The piece ran on the Strib's website that Friday. On Sunday, when the print edition of her column hit the streets, however, the Coleman tirade, unbeknownst to the author, was missing. "Senior editors did not know the item had been submitted for publication online," managing editor Scott Gillespie says. "That was a mistake. We should not have published it online; a gossip item on the Senate race just a few days before the race wasn't appropriate."

When the item did finally run in the paper, two days after the election, it read essentially the same, minus a few quotes from Kessler. Initially, staffers in the newsroom didn't think much about the deletion, in part because it was a gossip item, in part because it seemed to be, in the words of political columnist Doug Grow, a "very close call."

After the paper failed to write anything about Garrison Keillor's vicious and rather bizarre swipes at Coleman on Salon.com on November 7 and 13, however, a few reporters have begun to wonder out loud whether their paper is handling Coleman with too much care.

Keillor's screeds have been the topic du jour on local talk radio for weeks, and the national media has covered the unctuous radio host's decidedly artless mudslinging both as straight news and as fodder for the editorial page. The Strib didn't write anything about the subject until November 14, though, when C.J. (who else?) was given the green light to write a short squib about how Keillor is "catching flak."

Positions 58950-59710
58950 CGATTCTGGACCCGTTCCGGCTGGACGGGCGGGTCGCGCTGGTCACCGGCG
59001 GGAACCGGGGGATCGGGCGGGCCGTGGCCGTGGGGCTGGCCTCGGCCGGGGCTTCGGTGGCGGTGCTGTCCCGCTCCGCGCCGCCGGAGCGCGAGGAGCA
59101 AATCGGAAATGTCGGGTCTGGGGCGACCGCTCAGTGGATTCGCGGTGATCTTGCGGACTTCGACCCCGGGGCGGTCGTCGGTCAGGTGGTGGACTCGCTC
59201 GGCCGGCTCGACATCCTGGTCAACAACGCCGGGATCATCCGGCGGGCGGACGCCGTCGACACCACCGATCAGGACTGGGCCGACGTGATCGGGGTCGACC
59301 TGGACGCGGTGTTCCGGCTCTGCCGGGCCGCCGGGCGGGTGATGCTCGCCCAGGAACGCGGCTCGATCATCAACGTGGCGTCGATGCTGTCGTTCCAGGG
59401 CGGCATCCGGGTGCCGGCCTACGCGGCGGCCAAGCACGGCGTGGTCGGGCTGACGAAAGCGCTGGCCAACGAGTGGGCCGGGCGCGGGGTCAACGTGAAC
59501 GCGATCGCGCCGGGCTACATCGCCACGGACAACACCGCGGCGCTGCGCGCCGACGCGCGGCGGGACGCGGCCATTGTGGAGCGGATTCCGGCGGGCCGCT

According to Gillespie, it is a good guess that this is all the paper will do on the subject, since he's not comfortable repeating Keillor's unsubstantiated claims, including a not-so-veiled suggestion that Coleman's family life is a sham. "We can't just repeat what we can't prove," Gillespie said. "It just doesn't meet our threshold for news."

Reporters at the Strib say that, in this case at least, they are not quite sure where that threshold is, or why. Keillor is a prominent local figure, after all, and his writing about Coleman is the talk of the town. Even if the paper of record decided to avoid any mention of Coleman's marriage, the Salon articles contain a least a dozen other pointed criticisms. And none of them is any more over-the-top or mean-spirited than the unsubstantiated, blanket accusations Vin Weber was feeding reporters on October 29. "What a complete, total, absolute sham," the Star Tribune quoted him as saying in an article that ran the next morning. "The DFL clearly intends to exploit Wellstone's memory totally, completely and shamelessly for political gain. To them, Wellstone's death, apparently, was just another campaign event."